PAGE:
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Analysis & Opinion
03.04.12 From The Ground Up
By Andrew Roth

In Yaroslavl, a city of more than half a million about 150 miles outside Moscow, an independent candidate for mayor dominated the Kremlin-backed competition in Sunday’s runoff elections, winning 70 percent of the vote. Yevgeny Urlashov, an eight-year veteran of Yaroslavl’s city council, ran on an anticorruption platform with support from a broad spectrum of Russian opposition parties. Experts noted that Urlashov’s win highlights two growing trends in Russia: modest victories for the opposition in elections in the regions, and a critical loss of trust in the ruling United Russia party.

Even before Sunday’s election results came in, there was a sense that Urlashov’s campaign had found the critical momentum needed to carry him to victory. Local opposition parties, including the communists, A Just Russia and Yabloko, had united together behind the former United Russia city councilor. More than 1,000 election monitors traveled to Yaroslavl from Moscow, Saint Petersburg, and other cities to prevent ballot stuffing and other voter fraud – a sign of the growing political activism among rank-and-file Russians.

“The road to the Kremlin goes through Yaroslavl,” wrote Democratic Choice movement leader Vladimir Milov in a blog post before the election. As opposition protests in Moscow ran out of steam last month, a campaign for civic participation gradually took its place, with opposition leaders such as Boris Akunin saying “the civic movement has entered a new phase. The first phase, romantic and euphoric, is over,” Russia media reported. He argued that the opposition should gather power from the ground up.

Opposition forces have scored some modest victories in recent local and municipal elections. On March 4th, as Putin was securing his return to the presidency, several young, opposition-minded candidates supported by the Our City initiative won seats as city councilors in Moscow. Several weeks later, United Russia candidates lost in remote but high-profile mayoral races in several Russian cities, including Tolyatti, the home of Russia’s AvtoVAZ car maker and a recipient of Kremlin largesse. Despite billions in bailout funds to the carmaker, Sergei Andreyev, an independent candidate, won 56 percent of a vote seen as a referendum against the ruling party.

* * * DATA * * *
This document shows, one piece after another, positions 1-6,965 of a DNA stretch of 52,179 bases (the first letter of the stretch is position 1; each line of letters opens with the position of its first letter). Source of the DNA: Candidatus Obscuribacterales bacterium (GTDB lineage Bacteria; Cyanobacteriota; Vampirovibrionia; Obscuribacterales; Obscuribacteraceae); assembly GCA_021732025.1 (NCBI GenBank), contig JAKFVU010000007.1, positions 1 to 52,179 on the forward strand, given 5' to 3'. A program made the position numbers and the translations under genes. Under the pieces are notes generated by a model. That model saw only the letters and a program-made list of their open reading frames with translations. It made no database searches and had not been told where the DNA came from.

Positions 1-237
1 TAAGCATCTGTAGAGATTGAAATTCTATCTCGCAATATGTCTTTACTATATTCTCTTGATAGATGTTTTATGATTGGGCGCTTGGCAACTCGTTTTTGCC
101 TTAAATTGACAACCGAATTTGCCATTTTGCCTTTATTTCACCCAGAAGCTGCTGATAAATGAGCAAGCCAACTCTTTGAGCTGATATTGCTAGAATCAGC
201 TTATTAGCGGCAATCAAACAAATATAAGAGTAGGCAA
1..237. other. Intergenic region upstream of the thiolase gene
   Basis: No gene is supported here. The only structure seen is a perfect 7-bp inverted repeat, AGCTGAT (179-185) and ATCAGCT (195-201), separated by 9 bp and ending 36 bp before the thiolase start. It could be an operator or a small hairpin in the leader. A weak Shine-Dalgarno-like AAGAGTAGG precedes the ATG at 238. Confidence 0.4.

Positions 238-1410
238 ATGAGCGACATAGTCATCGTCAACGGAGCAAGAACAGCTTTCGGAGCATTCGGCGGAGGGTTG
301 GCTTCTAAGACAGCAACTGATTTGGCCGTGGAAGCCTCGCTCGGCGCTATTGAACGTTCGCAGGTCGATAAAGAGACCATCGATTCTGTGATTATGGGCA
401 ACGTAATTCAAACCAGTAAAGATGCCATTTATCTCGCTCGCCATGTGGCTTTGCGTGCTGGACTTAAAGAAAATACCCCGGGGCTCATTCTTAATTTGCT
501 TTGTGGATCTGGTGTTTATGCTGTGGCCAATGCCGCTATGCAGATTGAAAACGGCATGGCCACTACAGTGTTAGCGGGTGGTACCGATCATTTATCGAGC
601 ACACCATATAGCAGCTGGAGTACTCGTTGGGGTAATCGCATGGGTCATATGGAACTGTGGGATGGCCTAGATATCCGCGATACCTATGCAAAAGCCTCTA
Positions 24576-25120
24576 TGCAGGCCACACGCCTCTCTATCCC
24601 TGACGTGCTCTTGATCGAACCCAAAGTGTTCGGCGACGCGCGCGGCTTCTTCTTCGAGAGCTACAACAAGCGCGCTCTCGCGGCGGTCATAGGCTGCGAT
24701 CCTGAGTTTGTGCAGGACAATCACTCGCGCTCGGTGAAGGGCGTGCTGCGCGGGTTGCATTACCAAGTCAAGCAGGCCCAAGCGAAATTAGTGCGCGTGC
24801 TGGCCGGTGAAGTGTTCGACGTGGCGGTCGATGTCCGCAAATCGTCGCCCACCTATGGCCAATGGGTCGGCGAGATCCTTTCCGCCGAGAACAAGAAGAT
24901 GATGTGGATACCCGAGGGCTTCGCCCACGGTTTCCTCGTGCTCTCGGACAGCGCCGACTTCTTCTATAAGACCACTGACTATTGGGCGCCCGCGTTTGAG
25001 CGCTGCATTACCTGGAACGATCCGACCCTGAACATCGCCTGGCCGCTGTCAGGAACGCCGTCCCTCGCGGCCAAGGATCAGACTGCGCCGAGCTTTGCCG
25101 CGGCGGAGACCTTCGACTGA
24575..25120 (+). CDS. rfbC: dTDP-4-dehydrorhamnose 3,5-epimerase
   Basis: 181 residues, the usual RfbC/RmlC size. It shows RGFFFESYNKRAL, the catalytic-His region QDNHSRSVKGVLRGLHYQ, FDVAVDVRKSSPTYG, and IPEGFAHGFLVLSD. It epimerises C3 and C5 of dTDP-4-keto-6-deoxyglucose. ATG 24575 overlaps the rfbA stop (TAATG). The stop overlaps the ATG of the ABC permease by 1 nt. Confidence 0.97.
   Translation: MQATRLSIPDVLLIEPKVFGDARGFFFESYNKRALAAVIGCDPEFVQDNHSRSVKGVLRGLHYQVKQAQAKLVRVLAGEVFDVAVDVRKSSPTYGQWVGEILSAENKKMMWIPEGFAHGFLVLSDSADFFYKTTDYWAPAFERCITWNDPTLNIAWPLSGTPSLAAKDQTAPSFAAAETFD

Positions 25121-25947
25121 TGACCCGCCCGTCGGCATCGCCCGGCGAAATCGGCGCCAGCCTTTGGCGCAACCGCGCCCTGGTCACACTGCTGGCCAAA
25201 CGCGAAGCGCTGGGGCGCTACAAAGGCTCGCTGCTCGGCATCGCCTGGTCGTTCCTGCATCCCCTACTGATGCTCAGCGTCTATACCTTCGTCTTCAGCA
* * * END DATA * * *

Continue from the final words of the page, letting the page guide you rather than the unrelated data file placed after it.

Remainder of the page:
Yaroslavl, too, had been shaken in recent months after the loss of its Lokomotiv hockey team in a tragic airliner crash in September. While local investigators said pilot error was behind the disaster, Urlashov told reporters that he disagreed, quitting United Russia in the process. By the time of December’s parliamentary vote, anti-United Russia sentiment was at its peak in Yaroslavl: United Russia won only 29 percent of the vote there, the party’s worst showing in any of Russia’s 83 regions.

In an interview with Izvestia, Urlashov said his opponent, current mayor Yakov Yakushev, had run a dirty campaign that had included fraud, in what he called an “attempt to seize power.” Nonetheless, he said the results of the election were “only unexpected for someone who doesn’t live in Yaroslavl. For those who know the city’s problems, this victory could have been expected.”

United Russia has increasingly become associated with the “party of crooks and thieves” moniker assigned to it by corruption whistleblower and opposition darling Alexei Navalny. Some party members have already announced it would be rebranding its image, a fact which political expert Alexei Mukhin said was absolutely essential to have success in future elections. “It seems to me that for United Russia to at least somewhat solve its political problems on the regional level on the eve of local elections in 2012, it is necessary for the party to change its name, conduct a deep, internal rebranding, and change its leadership,” he said.

Masha Lipman, an analyst at Moscow’s Carnegie Center, told RFE/RL that the losses in mayoral elections in two large cities, Yaroslavl and Tolyatti, was the beginning of a trend in Russia’s regional politics. “The trend is defiance [against] and resentment of pro-government forces, especially United Russia and [also] much less acquiescence vis-a-vis attempts by the government to abuse its authority and rig elections," she said.

Sergei Neverov, the head of United Russia’s general council, said yesterday that Yaroslavl residents would “regret their decision” in the mayoral elections. Yet, as Mukhin noted, the ruling party itself needed to pick new faces from the professional classes in the regions in order to stave off future losses in local, or even federal, elections. “[United Russia] should seek out, find, and nominate perspective politicians not only from the United Russia team as it is called, but must address the wider spectrum of professionals, owners and social workers.”

Urlashov will have his work cut out for him. Local politics in Yaroslavl’s city council are dominated by United Russia, and the regional governor supported Urlashov’s opponent in the election. Urlashov has flatly rejected returning to United Russia in order to garner political support among local politicians, but told Izvestia he was ready to work with local politicians as “institutions of government.” “When [the governor] met with me, he said that in the case of any results in the elections he would work with the victor… These are institutions of government and I will work with them in a businesslike manner, fruitfully and constructively,” he said.
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